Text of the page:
• Real estate investments carry their risks, including depreciation in property values during economic downturns.
    • Illiquidity of real estate assets exacerbates risk, making it challenging to liquidate holdings swiftly during financial distress.
    • Maintenance expenses, property taxes, and market fluctuations further contribute to the risk profile of real estate investments.

    Tax Implications

    Tax efficiency can significantly impact the net returns realized by investors. In mutual funds, tax implications vary based on investment duration and asset class. Equity mutual funds attract a long-term capital gains tax of 10 percent on gains exceeding Rs 1 lakh in a financial year, offering tax-efficient avenues for wealth accumulation. 

    On the other hand, debt mutual funds, are subject to different tax treatments, with indexation benefits available for returns held over three years. Real estate investments also carry tax implications, including taxes on rental income, capital gains, and stamp duty. While certain tax deductions are available for home loan interest and principal amounts, the overall tax landscape for real estate investments may not be as favorable as that of mutual funds.

    Expert Perspectives

    Pankaj Mathpal, MD & CEO at Optima Money Managers, emphasizes the surplus returns offered by mutual funds, particularly for investors with long-term investment horizons. Kumar Binit highlights the convenience of paperless transactions and simplified management processes in mutual fund investing. SEBI registered tax and investment expert Jitendra Solanki presents an alternative perspective, advocating for real estate investment in commercial properties.

    Figures of  Investment in Land vs. Mutual Funds

    According to Jitendra Solanki, investing ₹30 lakh in mutual funds over 15 years can potentially yield around ₹1.65 crore at a 12 percent annual return. In comparison, the same amount invested in real estate may turn into approximately ₹95 lakh at an 8 percent annual gain. Furthermore, considering rental income from commercial properties, monthly rental income from a ₹30 lakh commercial property could be around ₹20,000. If this amount is invested in mutual funds through SIPs, it could accumulate to approximately ₹1 crore over 15 years, resulting in a total return of around ₹1.95 crore.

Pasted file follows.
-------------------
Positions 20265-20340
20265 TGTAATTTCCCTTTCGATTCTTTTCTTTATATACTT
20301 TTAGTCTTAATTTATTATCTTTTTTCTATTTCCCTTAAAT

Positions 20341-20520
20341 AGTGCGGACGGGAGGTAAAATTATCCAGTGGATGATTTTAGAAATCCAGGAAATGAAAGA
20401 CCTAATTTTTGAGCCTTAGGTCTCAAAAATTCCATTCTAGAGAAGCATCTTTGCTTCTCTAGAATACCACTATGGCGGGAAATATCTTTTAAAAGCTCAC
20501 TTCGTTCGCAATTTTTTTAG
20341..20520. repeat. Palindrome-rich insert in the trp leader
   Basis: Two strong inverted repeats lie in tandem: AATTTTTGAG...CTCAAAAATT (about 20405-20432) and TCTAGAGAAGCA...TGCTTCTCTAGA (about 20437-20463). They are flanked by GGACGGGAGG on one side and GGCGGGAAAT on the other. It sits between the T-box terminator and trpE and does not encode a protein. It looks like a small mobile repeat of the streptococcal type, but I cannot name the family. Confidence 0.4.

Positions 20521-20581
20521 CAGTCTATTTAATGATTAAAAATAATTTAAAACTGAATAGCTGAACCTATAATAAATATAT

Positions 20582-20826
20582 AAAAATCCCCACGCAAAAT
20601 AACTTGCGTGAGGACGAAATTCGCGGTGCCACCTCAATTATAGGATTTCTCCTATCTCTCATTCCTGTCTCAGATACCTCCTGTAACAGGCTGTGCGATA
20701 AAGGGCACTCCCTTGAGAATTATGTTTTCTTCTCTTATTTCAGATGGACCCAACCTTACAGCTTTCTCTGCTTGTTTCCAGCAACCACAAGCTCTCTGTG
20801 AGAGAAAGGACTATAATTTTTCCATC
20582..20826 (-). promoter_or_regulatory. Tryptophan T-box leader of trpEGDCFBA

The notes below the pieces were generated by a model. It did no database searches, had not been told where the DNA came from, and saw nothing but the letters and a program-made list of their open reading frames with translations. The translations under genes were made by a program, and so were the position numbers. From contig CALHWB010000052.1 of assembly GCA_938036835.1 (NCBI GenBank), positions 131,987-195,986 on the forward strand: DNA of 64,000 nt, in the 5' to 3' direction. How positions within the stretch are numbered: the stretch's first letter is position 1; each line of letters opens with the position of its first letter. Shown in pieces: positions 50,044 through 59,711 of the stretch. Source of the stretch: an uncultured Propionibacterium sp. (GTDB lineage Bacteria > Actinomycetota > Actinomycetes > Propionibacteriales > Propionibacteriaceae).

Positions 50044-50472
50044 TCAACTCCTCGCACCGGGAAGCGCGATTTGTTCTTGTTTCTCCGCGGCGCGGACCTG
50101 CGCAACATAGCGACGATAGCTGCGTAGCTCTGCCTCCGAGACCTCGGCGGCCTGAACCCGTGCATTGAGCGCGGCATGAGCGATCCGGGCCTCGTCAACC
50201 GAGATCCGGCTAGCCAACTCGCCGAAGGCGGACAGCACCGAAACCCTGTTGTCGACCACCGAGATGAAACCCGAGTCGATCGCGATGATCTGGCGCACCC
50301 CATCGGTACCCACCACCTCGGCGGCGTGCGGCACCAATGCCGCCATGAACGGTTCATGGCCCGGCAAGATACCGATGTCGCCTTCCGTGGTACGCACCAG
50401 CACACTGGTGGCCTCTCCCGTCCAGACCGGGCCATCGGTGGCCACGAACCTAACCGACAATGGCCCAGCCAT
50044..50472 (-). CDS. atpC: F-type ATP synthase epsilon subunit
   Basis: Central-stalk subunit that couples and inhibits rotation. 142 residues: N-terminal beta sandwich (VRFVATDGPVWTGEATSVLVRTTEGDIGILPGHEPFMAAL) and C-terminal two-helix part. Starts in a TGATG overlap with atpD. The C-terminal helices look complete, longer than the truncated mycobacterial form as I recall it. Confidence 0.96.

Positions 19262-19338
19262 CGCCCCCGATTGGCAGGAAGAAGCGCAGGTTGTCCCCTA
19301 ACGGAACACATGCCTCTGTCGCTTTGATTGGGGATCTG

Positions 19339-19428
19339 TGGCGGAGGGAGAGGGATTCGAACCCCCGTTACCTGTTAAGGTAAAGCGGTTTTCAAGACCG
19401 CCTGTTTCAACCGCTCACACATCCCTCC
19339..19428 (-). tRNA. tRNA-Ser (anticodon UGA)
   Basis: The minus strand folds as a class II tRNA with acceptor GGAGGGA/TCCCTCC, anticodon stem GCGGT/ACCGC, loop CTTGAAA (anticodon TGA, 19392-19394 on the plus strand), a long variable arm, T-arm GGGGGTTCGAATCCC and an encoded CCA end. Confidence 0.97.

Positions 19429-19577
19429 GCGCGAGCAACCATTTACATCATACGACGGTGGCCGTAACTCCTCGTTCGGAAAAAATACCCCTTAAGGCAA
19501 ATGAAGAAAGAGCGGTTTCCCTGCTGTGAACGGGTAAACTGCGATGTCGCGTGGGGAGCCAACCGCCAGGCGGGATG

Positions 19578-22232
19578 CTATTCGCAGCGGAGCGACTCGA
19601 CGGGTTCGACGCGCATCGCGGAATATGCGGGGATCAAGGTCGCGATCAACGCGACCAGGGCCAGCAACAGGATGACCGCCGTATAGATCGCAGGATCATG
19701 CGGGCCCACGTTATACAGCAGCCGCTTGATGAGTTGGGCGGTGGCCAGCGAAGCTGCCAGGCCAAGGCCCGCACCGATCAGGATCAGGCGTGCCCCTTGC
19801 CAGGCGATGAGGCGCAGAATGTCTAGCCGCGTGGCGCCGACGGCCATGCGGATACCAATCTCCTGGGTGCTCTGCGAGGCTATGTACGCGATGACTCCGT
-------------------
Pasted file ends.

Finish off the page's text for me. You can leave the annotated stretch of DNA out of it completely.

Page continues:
Here's the information about investing in real estate vs. mutual funds in India:

    Investment Type Initial Amount (₹) Annual Return Rate Total Return after 15 Years (₹)
    Mutual Funds ₹30,00,000 12% ₹1,65,00,000
    Real Estate ₹30,00,000 8% ₹95,00,000
    Commercial Property ₹30,00,000 - -
    Monthly Rental Income (Commercial Property) - - ₹20,000 (₹2.4 lakh annually)
    Investment of Rental Income in Mutual Funds after 15-Year Investment - - ₹1,00,00,000
    Total Return (Real Estate + Mutual Funds) - - ₹1,95,00,000

    Final Words - Investing in Real Estate vs. Mutual Funds in India

    Both mutual funds and real estate present compelling opportunities for long-term investment growth. However, the choice between the two ultimately depends on individual preferences, financial goals, and risk tolerance levels. While mutual funds offer advantages such as higher liquidity, lower initial investment requirements, and tax efficiency, real estate investments provide the potential for asset appreciation and diversification. As investors navigate the complex terrain of financial markets, a balanced approach that incorporates both asset classes may offer the optimal path to long-term wealth creation and financial security.

    FAQs - Investment in Land vs. Mutual Funds

    1. Is it good to invest in land or mutual funds?

    Land can grow in value over time and may offer rental income, but it can be costly and hard to sell quickly. Mutual funds spread your money across different investments, which can be easier to buy and sell, but they come with market risks. Consider what fits your needs and talk to a financial advisor for guidance tailored to your situation.

    2. Is it good to invest in land or stocks?

    Land can grow in value over time and may offer rental income, but it can be costly to buy and sell. Stocks can provide higher returns and are easier to buy and sell, but they come with market risks. Think about what fits your needs and talk to an advisor for guidance tailored to you.

    Frequently Asked Questions

    1. How much does 1 acre of land cost in Bangalore?
    1 acre in Bangalore could cost around 55-60 lakhs.
    2. Is it good to buy agricultural land in Bangalore?
    100%! Agricultural land in Bangalore is a dream come true, given the area, location, and the returns offered at your investment.
    3. Which area is best for agriculture in Karnataka?
    Naganpally is considered to be a prime location for an investment considering the attractions in its close vicinity amongst others such as Gulbarga, Belagavi, Tumakuru, Raichur, Vijayapura, Bagalkot, etc.